How to Overcome California’s High Business Costs when starting a Business

As an entrepreneur, you know that starting a business has many requirements, including various startup costs. If you’re trying to create a company in California, your costs will be much higher than in other states. However, California has one of the largest economies, so there’s also a lot of potential for growth and success.

So, before launching your brand and selling products or services, you must pay attention to the various costs associated with starting a business in the Golden State. To help you prepare, we’ve compiled a list of ways to reduce those expenses so you have more time and flexibility to grow your brand.

Why is Running a Business in California So Expensive?

When comparing business costs in California to other states, it’s clear that you need more startup capital to get your company off the ground. But why is it so expensive here? Some of the reasons include:

  • High Lease Rates – If you need a brick-and-mortar location, you can expect to pay higher monthly or annual rates to keep your doors open. In Los Angeles, the median rental rate is about $44/sq ft for office space or $11/sq ft for industrial space. By comparison, the median rate for the entire United States is only $38/sq ft, although some cities are much cheaper than others.
  • Higher Cost of Living – Utility bills, supply costs, and even gas prices are higher in California than in other parts of the country. So, your operating costs can get pretty high much faster than you might realize. Not only does it cost more to run your business, but other vendors and partners will also charge more.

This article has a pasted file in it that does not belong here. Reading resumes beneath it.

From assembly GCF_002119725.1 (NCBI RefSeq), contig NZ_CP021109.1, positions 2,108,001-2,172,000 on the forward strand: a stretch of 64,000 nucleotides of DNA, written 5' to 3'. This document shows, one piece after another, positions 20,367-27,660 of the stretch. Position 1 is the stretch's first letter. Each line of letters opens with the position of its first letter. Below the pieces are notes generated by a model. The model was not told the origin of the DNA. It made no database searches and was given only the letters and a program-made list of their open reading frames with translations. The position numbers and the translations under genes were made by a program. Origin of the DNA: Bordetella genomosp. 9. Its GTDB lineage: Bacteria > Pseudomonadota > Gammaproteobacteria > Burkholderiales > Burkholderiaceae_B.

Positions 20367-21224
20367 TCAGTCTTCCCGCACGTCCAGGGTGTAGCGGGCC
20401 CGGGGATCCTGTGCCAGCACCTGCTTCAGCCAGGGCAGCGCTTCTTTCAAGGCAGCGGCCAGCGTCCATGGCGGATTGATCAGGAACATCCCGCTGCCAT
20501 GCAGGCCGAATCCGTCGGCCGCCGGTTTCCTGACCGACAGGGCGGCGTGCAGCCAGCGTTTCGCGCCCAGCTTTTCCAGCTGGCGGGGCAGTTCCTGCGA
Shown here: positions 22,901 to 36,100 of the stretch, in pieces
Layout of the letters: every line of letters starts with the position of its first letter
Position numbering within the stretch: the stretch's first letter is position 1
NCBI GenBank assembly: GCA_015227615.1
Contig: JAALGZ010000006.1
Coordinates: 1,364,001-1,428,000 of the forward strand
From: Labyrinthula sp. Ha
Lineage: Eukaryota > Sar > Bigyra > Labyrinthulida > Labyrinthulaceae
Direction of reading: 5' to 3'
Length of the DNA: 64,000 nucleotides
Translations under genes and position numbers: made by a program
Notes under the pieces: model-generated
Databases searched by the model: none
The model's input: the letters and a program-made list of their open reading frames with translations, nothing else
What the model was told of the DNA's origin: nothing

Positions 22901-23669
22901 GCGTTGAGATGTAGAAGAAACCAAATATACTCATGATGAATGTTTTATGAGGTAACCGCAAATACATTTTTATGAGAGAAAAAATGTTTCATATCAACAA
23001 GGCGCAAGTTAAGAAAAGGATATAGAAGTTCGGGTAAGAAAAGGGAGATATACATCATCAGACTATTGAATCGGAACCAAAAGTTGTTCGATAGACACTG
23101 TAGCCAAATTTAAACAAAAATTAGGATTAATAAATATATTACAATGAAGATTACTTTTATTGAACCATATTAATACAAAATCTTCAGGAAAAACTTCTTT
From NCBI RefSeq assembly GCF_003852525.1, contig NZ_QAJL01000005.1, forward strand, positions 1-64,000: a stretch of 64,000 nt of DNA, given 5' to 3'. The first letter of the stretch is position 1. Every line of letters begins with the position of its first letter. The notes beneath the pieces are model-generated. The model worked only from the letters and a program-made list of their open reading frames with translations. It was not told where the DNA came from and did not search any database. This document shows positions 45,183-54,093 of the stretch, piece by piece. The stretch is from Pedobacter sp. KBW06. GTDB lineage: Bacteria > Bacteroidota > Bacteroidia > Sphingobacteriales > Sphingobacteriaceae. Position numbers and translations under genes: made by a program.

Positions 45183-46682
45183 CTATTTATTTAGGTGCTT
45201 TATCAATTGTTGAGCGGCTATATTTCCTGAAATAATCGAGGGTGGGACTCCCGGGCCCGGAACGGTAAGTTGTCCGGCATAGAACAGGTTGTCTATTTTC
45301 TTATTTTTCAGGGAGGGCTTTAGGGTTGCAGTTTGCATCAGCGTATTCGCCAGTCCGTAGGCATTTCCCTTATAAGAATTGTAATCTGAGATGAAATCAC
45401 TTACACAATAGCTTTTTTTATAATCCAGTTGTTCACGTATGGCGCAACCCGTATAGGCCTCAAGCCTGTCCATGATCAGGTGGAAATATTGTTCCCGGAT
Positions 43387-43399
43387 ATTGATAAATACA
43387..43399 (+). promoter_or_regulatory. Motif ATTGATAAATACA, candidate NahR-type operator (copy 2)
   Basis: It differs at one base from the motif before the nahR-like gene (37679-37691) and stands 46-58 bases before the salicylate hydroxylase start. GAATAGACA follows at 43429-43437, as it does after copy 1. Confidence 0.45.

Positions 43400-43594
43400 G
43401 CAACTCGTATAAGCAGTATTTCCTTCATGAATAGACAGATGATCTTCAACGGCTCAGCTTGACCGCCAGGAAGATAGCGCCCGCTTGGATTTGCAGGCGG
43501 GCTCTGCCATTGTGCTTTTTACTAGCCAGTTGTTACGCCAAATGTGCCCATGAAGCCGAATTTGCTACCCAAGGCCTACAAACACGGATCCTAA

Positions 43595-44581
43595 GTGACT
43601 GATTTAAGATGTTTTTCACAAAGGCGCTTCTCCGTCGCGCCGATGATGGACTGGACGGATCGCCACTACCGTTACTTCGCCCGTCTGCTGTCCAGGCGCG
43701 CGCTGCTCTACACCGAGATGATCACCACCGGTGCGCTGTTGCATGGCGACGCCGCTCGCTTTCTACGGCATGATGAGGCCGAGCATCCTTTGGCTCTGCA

• High Taxes – If you open an LLC, you can expect to pay around $100 to file documentation with the state. However, you must also pay $800 annually to keep your business in good standing. For comparison, the annual renewal in Georgia is only $50.

Overall, while running a business can be much more expensive in California, you also have access to more people and resources than you would in other parts of the US. So, as long as you plan accordingly and streamline your operating costs, you should be able to succeed.

How to Reduce Costs When Starting a Business in California

Some expenses are fixed, meaning there’s nothing you can do about them. For example, your registration and renewal fees are set by the Franchise Tax Board, so you can’t negotiate a lower price. However, here are some easy ways to trim your operating costs so you can work as lean as possible until you start making a decent profit.

Choose the Right Business Entity

When starting a business, you can choose to be a sole proprietorship, a partnership, an LLC, or a corporation (S-Corp or C-Corp). Each option has its pros and cons, including the amount of documentation needed.

Although the annual renewal fee for an LLC is relatively steep, it is a flat rate. By comparison, S-corporations have to pay a 1.5-percent tax on net income, and C-corporations have to pay an additional 8.84-percent tax rate.

That said, while partnerships and sole proprietorships don’t have to pay separate taxes, they may not be the best entities for your business. For example, as a sole proprietorship, you can’t hire employees. So, if your business grows and you need help, you’ll have to reclassify your company as an LLC or corporation instead.

As a rule, LLCs offer the most flexibility and are the easiest to start. They allow you to have multiple partners and structure your business how you see fit. Corporations have much stricter rules, which may be too complex or challenging when you’re first starting.

Start Small

As a new business, you may be able to handle the entire workload yourself. If not, try to hire one or two people and work out of a relatively small office or storefront. Then, as you start earning income from sales, you can save money to pay for expansion.

If you have too many overhead costs upfront, there’s more pressure to succeed immediately. Even if you can generate decent sales, your expenses may be too high, creating razor-thin profit margins. Then, if something happens (i.e., a sales slump), you may be in trouble.

Buy Used or Leased Equipment